Key deputy of ex-Daesh leader al-Baghdadi arrested in Iraq

DAILY SABAH WITH AA
ISTANBUL
Published 04.12.2019 15:43

Iraqi police arrested a key deputy of deceased Daesh leader Abu Bakr al-Baghdadi on Tuesday in the town of Hawija in Kirkuk province.

Abu Khaldoun, who was carrying a fake ID at the time of his capture, was the terrorist group's military commander for Salah al-Din province, according to Iraq's Security Media Cell communications body.

Al-Baghdadi was killed in a U.S. military operation in Syria, officials announced on Oct. 27. Al-Baghdadi had been a top target for the U.S. under both the Trump and Obama administrations and had a $25 million bounty on his head.

Following his killing, U.S. President Donald Trump said the U.S. military raid that took out al-Baghdadi is a bigger deal than the 2011 killing of Osama bin Laden during the Obama administration.

A senior Iraqi security official told The Associated Press that Iraqi intelligence played a part in the operation. Al-Baghdadi and his wife detonated explosive vests they were wearing during the U.S. commando operation, according to the official, who was not authorized to publicly discuss the sensitive information and spoke on condition of anonymity. He added that other Daesh leaders were killed in the attack.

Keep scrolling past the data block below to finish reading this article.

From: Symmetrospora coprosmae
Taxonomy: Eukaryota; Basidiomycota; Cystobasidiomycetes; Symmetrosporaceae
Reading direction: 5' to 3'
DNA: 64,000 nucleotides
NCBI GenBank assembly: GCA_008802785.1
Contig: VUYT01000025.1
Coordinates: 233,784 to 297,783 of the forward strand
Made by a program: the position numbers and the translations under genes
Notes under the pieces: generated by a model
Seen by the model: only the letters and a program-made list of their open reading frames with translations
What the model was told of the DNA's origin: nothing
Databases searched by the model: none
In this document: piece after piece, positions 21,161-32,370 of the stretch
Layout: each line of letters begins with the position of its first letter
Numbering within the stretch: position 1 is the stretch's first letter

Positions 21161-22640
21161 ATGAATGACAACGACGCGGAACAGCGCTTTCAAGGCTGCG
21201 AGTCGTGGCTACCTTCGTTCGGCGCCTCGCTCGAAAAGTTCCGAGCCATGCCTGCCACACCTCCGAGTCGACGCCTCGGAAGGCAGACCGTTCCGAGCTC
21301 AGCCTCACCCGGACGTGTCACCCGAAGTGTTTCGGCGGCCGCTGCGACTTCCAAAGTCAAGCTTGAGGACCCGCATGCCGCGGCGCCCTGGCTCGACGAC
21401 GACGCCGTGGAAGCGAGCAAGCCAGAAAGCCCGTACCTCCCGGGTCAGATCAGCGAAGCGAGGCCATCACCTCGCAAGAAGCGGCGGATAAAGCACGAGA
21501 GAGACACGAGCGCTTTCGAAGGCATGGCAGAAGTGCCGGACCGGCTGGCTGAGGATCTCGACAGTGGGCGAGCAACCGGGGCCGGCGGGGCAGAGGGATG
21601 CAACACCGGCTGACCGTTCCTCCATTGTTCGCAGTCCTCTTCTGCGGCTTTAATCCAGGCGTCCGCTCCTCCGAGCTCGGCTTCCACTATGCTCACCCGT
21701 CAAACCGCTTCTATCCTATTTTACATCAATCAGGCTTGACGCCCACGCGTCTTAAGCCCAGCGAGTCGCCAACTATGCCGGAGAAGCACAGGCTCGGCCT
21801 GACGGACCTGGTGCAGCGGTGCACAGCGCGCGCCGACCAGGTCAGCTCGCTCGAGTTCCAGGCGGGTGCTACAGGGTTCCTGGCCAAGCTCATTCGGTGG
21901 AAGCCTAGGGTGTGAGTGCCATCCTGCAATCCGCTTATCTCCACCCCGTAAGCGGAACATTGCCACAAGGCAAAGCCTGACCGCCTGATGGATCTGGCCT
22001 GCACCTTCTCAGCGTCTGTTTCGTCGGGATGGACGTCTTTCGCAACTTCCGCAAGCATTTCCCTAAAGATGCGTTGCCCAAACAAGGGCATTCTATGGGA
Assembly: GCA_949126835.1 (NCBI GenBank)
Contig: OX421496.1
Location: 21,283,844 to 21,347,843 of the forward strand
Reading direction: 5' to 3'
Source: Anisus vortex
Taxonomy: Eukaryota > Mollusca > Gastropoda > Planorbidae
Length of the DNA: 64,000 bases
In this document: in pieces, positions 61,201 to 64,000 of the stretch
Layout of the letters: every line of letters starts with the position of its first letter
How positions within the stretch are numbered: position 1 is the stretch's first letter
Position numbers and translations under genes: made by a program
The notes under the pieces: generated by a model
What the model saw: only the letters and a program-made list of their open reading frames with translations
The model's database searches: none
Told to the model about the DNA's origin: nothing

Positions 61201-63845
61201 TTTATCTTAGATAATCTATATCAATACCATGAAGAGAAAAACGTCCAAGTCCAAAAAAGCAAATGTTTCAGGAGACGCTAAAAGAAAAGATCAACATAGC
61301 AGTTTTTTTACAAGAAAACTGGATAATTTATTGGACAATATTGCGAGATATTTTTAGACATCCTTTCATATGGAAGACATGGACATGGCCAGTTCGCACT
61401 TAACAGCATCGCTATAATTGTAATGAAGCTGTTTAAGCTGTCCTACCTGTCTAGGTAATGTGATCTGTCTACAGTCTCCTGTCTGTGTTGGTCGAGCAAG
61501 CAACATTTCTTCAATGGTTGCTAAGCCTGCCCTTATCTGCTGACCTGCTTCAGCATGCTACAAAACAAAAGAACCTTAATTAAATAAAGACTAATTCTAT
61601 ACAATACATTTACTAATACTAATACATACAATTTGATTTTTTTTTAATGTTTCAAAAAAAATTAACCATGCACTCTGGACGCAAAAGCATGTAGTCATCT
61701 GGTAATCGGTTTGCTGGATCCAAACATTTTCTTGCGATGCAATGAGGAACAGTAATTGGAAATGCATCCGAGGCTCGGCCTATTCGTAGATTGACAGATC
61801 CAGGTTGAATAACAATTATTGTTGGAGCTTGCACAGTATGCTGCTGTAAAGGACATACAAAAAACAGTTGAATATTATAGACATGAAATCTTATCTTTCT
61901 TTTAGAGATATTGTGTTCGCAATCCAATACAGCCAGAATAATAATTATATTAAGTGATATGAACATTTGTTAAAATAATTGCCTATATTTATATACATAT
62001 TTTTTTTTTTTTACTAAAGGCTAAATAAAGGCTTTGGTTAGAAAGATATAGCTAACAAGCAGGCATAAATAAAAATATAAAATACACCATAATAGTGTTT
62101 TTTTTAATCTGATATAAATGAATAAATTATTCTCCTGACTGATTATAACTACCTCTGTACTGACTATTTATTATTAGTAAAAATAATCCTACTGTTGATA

Al-Baghdadi's terrorist fighters captured a contiguous stretch of territory across Iraq and Syria, including key cities, and in June 2014, it announced its own state. Al-Baghdadi declared he was the "caliph" of the Daesh terrorist group. Under his leadership, the group became known for macabre massacres and beheadings – often posted online on militant websites – and strict adherence to an extreme and erroneous interpretation of Islamic law.

In June 2014, Daesh took control of more than a third of Iraqi territory, particularly in northern Mosul and western Anbar provinces. Iraqi security forces managed to recapture most Daesh-held territory by December 2017, at which time Baghdad declared that Daesh's military presence in Iraq had been eradicated.

But the terrorists have adapted their tactics to insurgent-style attacks since they were defeated and driven out of areas they controlled for years. Although the threat of Daesh attacks in city centers has lessened, the terror group continues to carry out attacks in rural areas.

The Iraqi army continues to carry out frequent operations against Daesh "sleeper cells," which it says remain active in certain parts of the country.

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